“And I am much more than a number on the scale”: A powerful message about body love, not body hate

Jennifer Livingston, a local news anchor in La Crosse, Wisconsin, spoke out yesterday on her news show about weight bullying, weight bias, and asserting that her self worth is NOT defined by a number on the scale.  Her words, delivered in a empowered and confident manner, touched thousands.  Jennifer’s message yesterday was in response to an email she got questioning why her “physical condition has not improved” and stating “surely you don’t consider yourself a suitable example for this community’s young people, girls in particular.”

Women and men, of all shapes and sizes, are continually bombarded by messages that “thin is healthy” and “fat is unhealthy”, where in reality health does not have much to do with weight at all.  You have been given this message.  I certainly have.  The message that we don’t hear as often is the strong, admirable, determined voice of those such as Ms. Livingston, who will not tolerate bullying about weight or anything else.  The email that Ms. Livingston received is a form of public bullying, and Ms. Livingston’s response was spoken for all children, women and men, who experience discrimination and judgment because of their physical appearance every day.  The message of this role model, one who promotes healthy self-acceptance and self-esteem is the most positive message that can young girls (and boys) can receive.

I felt compelled to write about this today for several reasons.  I deeply admire Ms. Livingston and proudly applaud her strength and efforts to speak out — when so many others feel like they cannot.  The video of Ms. Livingston’s response was viewed by 50,000 people yesterday — as much as the population of La Crosse, Wisconsin.  It has the power to continue to spread and affect lives if we continue to share its message.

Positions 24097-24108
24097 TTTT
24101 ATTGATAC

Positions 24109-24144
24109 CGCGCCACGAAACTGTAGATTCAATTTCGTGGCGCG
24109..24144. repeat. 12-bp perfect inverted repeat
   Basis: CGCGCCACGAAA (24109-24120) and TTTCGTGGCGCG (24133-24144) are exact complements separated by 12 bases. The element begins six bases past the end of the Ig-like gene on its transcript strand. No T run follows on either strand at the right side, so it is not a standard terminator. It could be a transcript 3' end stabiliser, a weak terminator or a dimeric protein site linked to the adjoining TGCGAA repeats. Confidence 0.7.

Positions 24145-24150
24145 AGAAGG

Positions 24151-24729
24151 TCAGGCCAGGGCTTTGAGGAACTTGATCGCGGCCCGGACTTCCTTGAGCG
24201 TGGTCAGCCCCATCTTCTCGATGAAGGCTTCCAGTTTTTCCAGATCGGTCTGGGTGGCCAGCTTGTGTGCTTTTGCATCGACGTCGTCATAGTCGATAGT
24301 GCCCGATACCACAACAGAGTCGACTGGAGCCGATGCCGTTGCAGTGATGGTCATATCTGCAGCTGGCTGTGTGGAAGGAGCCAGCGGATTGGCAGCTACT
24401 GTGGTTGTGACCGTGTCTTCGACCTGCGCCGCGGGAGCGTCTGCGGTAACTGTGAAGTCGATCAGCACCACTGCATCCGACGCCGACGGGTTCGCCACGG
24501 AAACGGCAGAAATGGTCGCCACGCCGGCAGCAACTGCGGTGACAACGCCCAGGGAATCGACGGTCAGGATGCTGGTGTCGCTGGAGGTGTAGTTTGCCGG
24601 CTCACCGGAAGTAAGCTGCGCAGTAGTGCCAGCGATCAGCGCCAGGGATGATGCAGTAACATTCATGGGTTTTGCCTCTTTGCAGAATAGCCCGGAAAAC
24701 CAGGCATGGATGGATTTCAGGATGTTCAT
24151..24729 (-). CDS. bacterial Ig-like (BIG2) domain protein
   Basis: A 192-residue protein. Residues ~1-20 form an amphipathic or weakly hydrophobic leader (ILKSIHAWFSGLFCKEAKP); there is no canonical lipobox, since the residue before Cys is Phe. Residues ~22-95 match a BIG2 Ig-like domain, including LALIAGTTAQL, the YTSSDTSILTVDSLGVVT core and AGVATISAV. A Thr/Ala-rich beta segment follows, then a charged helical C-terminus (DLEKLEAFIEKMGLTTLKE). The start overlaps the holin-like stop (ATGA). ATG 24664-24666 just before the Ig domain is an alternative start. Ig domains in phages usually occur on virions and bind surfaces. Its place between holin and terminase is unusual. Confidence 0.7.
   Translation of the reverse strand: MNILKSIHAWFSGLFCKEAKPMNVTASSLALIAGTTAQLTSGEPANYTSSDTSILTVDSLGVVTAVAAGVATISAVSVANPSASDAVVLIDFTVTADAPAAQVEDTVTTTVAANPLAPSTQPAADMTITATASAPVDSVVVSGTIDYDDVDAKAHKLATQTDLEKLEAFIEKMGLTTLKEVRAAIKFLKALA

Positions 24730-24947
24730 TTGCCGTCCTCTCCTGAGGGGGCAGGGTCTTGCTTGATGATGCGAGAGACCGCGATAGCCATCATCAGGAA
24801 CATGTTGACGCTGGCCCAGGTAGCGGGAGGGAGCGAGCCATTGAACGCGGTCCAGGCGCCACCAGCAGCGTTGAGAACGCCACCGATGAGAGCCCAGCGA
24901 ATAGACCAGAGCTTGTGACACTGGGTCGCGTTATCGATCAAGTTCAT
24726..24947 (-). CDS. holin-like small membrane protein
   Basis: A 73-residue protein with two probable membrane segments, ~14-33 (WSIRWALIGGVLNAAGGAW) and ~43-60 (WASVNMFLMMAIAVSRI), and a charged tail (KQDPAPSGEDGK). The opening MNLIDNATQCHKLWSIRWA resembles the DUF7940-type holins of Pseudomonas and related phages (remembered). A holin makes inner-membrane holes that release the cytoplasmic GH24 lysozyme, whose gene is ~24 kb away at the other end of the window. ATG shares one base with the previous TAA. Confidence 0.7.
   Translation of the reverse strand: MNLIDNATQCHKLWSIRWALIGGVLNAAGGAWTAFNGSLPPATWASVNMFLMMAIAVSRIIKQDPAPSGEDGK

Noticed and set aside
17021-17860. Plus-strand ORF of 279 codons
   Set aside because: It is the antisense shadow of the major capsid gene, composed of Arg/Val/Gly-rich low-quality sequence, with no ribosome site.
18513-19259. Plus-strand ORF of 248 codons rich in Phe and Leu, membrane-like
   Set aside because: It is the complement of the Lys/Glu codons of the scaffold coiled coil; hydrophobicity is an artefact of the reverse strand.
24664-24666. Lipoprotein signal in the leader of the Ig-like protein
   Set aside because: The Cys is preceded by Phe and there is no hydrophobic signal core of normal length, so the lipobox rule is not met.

In addition, October is National Bullying Prevention Month.  We all can do our part to speak up when we notice bullying, when we are bullied, or when we are playing the part of the bully.  There are safe and confidential people to talk to such as school teachers, school counselors, or a parent.  Ms. Livingston took a stance to state that the email she received could have taught children it’s okay to bully and that this is not acceptable.

Her words inspire me: “Learn from my experience that the cruel words of one are nothing compared to the shouts of many,” she says.

Finally, this video touched home for me.  I am dedicated to helping others find self-acceptance, restore self-esteem, and empowering my clients to strongly believe in themselves and their innate strengths and values.  I believe that everyone is beautiful.  I also have had personal experiences with feeling uncomfortable and unwelcome in my own body and when I was younger, experienced a good deal of negative feelings about my body and myself.  Ms. Livingston’s message renews my energy to fight for body acceptance and body love for everyone that I can reach.  The story also saddened me to know that there is still so much work to do.

Local resources like Health and Every Size and the Boulder Youth Body Alliance help spread the word about celebrating body diversity every day.  You can do your part too!

What can you do?

— Leave positive, inspiring positive notes in random places to spread the word about beauty and acceptance.  See how it’s done at www.operationbeautiful.com.

— Speak up when you notice someone getting teased, judged or bullied about the way you look.  You can also tell a safe person such as an adult friend or teacher.

— Talk about beauty in ways that are not just focused on weight and appearance.  Beauty comes in energy, mannerisms, smiles, laughter, authenticity.

What other ideas do you have?

Check out the video of Ms. Livingston’s public message here: